Why HMRC's ‘name and shame’ tax avoidance power raises concerns around due process
As contractors and others in the supply chain will have noticed by now, HMRC has started ‘naming and shaming’ companies involved in the promotion of tax avoidance schemes using new powers granted under the Finance Act 2022.
How contractor tax avoidance schemes tend to operate
Many of the companies listed online by HMRC use loan-based avoidance schemes (also known as ‘disguised remuneration’), which involve the deliberate concealment of income from HMRC in order to reduce a tax liability. Typically, the contracting company will pay the contractor in two parts – a small amount paid as a salary, usually at minimum wage, and the remainder as a loan. These loans, it is argued by promoters, are not taxable as income – because they are loans.
Loan-based avoidance schemes have been controversial for a long time. HMRC clearly states:
“HMRC has never approved these schemes and has always said they don’t work.”
Our organisation has already written to both HMRC and the City of London Police’s Economic Crime Unit, calling for the promoters of these schemes to be investigated criminally. Despite this, we are not aware of any criminal investigations.
Outcry, talk, and loss
These schemes have been dealt with as a civil matter, with HMRC historically choosing to investigate the users of the scheme (often contract workers), rather than the promoters. Understandably, this has led to a significant outcry.
Thankfully, there appears to have been a slight change of focus, with HMRC stating last November in an update on marketed tax avoidance schemes: “[HMRC] is determined to do all it can to stop unscrupulous promoters”. The update added that the Revenue is “targeting those who promote these schemes using all of [its] powers.”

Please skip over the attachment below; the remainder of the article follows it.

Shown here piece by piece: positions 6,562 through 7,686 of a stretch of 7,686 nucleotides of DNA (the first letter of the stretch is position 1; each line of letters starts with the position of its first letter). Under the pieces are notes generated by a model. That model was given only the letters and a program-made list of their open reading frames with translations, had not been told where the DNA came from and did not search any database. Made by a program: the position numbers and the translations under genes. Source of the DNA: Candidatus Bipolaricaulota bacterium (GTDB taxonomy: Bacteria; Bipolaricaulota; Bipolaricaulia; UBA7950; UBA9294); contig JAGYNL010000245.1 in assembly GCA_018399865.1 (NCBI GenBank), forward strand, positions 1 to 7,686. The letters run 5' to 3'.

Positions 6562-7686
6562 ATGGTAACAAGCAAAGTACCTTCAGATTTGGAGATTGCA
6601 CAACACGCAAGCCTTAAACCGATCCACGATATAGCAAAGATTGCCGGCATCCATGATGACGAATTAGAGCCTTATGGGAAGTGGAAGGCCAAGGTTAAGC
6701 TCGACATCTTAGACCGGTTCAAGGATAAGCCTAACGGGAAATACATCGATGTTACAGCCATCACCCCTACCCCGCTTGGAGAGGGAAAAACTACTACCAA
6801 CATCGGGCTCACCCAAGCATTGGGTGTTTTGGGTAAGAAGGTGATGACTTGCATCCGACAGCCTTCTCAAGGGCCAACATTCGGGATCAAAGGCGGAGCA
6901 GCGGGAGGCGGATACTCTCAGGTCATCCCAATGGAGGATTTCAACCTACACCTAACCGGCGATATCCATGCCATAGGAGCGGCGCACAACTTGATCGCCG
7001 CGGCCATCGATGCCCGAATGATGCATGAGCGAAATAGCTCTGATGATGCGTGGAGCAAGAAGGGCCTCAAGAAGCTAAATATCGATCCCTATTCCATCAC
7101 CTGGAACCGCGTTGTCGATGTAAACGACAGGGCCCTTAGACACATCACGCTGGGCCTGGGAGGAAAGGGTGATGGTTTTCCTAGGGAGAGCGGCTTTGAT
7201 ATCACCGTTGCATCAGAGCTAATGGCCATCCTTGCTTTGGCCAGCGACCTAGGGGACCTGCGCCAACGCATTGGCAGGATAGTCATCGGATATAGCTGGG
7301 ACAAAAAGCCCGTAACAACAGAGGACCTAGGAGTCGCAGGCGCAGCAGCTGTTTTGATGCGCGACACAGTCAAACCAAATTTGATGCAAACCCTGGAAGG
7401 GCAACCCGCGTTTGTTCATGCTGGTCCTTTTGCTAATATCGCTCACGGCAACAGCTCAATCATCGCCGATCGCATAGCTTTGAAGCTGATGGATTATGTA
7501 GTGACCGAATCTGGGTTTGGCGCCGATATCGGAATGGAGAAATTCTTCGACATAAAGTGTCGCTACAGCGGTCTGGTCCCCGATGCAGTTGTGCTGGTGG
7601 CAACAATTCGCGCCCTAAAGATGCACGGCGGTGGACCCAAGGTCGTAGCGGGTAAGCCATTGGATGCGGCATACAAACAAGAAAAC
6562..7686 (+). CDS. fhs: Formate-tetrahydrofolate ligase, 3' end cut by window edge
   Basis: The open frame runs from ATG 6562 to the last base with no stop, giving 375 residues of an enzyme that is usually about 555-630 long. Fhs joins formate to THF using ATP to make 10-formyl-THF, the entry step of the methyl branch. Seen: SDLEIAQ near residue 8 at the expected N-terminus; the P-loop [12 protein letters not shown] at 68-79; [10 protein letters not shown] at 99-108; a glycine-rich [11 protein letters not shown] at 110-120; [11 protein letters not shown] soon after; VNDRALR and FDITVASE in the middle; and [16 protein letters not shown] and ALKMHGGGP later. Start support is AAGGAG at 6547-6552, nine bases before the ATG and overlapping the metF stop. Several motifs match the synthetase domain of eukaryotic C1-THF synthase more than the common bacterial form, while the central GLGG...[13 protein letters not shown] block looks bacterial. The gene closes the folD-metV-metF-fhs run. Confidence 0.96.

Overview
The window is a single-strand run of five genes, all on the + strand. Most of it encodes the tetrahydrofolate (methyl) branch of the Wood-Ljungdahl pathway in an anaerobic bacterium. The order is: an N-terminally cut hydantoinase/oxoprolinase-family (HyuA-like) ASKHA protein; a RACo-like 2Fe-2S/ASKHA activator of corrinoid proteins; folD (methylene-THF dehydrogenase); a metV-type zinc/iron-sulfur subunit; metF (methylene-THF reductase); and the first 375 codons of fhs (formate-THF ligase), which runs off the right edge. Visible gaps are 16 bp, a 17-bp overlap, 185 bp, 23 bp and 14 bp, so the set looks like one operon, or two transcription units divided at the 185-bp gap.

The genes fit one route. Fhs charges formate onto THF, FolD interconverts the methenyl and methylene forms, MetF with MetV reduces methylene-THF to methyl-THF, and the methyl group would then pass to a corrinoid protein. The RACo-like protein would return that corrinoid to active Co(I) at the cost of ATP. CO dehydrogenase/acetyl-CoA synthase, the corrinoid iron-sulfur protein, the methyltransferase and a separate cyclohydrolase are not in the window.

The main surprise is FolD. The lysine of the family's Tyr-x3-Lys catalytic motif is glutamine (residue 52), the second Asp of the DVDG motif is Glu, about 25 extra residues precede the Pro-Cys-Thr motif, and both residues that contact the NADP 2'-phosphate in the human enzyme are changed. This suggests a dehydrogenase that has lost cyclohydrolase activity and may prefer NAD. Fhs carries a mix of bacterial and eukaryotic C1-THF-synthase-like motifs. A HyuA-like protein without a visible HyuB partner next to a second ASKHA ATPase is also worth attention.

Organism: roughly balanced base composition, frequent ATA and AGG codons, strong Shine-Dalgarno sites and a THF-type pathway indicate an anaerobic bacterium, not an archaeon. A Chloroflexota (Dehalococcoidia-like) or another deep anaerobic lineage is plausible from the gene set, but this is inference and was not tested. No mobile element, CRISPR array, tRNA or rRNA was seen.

Cue the latest attempt from HMRC to curtail these schemes, which is to ‘name and shame’ the companies that are engaged in promoting them. The idea is that companies being placed on the publicly accessible list will suffer an embarrassing loss of reputation. The Revenue also wants to send a warning to other companies promoting avoidance schemes that it is committed to tackling the problem.
No full legal due process
One benefit of this new ‘naming and shaming’ power is the speed in which HMRC can move. However, the trade-off is that there is no full legal due process. The public list allows customers of HMRC to decide whether or not they want to engage with the scheme, but at the same time, it does nothing to actually shut down the companies listed.
Having spoken with directors at several of these companies for this exclusive article for ContractorUK, the prevailing thought is:
“If these schemes are unlawful, why aren’t they being shut down?”
Two directors on HMRC’s avoidance list speak out…
Contractors, be aware, at least two of the companies featured on the HMRC blacklist are challenging their inclusion. They say they will be taking HMRC to the First-Tier Tribunal.